Over two days – 8 and 9 January – over 160 million workers went on strike in India. This has been one of the largest general strikes in the world. The workers, exhausted by almost three decades of neo-liberal policies and by the attack on the rights of workers, came onto the streets to make their case for better livelihood and workplace democracy. Blockades on train tracks and on national highways closed down sections of the country. In Bengaluru, Information Technology (IT) workers joined the strike, while in Himachal Pradesh – see the picture above from the town of Hamirpur – workers gathered to demand an end to precarious employment in government service. Workers from a broad range of sectors, from industrial workers to health care workers, joined the strike. There has been no response from the government. Please read my report
on the strike.
The person most qualified to write the foreword for the latest work by Riccardo Petrella, In the Name of Humanity, would actually be Pope Francis, who, using other words but speaking of values and making denouncements, has often argued what the reader will find in its pages.
Employment in fisheries and aquaculture around the globe has grown faster than the world's population. The sector provides jobs to tens of millions and supports the livelihoods of hundreds of millions.
Teenage pregnancy in Kenya is a crisis of hope, education and opportunity
The countdown to a New Year has begun. Can 2019 be a year of affirmative action to ensure hope and opportunity for Kenya’s adolescent girl?
Emmanuel Macron was voted to French Presidency in 2017 with the mission of strengthening the integration of the European Union and pursuing economic and ecological reforms. So from the outset, he was set to distinguish himself, not just in Europe but on the world stage, especially after President Trump pulled the United States out of the Paris Agreement. So Macron held the summit meeting on `One Planet’ in Paris last December to push for stronger environment and climate policy. He also spoke of the environment when he addressed the Congress in April 2018, stating that “Let us face it: There is no Planet B.”i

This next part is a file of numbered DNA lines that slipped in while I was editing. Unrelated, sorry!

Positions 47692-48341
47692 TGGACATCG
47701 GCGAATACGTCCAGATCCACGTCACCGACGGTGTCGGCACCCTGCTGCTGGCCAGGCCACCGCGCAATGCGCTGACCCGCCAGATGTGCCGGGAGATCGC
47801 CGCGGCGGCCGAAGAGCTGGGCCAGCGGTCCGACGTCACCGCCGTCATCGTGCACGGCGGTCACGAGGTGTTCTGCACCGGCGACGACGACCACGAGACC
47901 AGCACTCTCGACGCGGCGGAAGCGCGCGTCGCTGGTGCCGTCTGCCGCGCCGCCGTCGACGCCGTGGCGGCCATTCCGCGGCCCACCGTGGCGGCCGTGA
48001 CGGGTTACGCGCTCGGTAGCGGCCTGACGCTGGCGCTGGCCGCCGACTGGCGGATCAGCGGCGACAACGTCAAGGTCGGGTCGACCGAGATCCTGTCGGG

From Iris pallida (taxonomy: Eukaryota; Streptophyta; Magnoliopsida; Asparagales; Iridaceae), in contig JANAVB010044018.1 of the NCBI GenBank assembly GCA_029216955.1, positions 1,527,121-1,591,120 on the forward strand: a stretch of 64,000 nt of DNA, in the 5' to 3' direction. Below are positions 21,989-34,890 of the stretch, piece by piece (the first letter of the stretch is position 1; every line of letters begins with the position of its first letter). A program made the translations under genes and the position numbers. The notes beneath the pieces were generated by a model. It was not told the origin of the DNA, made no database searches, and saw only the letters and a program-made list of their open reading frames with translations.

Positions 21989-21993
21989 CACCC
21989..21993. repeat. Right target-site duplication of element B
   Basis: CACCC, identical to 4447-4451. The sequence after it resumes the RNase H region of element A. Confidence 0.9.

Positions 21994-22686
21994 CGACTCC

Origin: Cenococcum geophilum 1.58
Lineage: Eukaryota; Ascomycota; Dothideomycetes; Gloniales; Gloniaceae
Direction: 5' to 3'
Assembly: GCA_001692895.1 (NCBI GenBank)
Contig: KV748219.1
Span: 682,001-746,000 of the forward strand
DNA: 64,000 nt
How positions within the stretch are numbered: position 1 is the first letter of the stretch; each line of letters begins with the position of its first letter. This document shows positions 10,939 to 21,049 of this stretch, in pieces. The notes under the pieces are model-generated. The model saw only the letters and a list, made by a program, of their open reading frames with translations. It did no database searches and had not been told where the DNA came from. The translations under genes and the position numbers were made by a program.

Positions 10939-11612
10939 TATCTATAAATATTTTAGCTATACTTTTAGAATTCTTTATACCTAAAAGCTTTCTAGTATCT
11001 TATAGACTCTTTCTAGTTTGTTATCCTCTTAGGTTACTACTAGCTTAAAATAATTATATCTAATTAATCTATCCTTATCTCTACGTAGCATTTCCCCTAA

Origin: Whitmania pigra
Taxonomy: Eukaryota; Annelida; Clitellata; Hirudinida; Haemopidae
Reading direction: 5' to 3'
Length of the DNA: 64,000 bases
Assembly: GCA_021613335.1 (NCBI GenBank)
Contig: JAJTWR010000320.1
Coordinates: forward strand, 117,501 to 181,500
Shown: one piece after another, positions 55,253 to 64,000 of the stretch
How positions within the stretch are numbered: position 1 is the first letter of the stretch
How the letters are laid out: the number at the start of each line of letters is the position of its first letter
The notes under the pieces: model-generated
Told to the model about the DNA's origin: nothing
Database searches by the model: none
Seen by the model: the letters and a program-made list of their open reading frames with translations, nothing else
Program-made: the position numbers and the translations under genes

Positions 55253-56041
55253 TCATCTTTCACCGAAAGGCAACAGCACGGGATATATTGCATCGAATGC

The media globally tends to have a bias to negative, sensational and headline grabbing stories and events and this certainly applies to reporting related to human trafficking in the third world. With the abundance of stories around sweat shops, massage parlours and organ trafficking networks happening ‘somewhere else’, the West is generally desensitised, lacks empathy and fails to fully appreciate the scale of the problem which sits right under their noses and in plain sight.
An alternative framework of international development and new forms of consumption of good/services are implicit in achieving the goals of UN climate conference recently held in Poland.
Entire human history is one great struggle for freedom. To many, slavery is a synonym for something in the past, for transatlantic slave trade, but, unfortunately, slavery still exists in many different forms.
Eight years have passed since the Arab Spring. In many countries, the uprising was crushed, but in Tunisia democracy gained a foothold. Arbetet Global travelled to the small country town Side Bouzid to find out why.
Robert W. Fogel, the 1993 Nobel Prize Laureate for Economics, through his work on “efficiency wages”, pointed out that hungry and undernourished workers are not as productive as well fed and healthy workers. At the level of an individual firm, it would thus make sense for an employer to pay wages that are high enough to allow workers access to food and other necessities – even if such wages are higher than the going market rate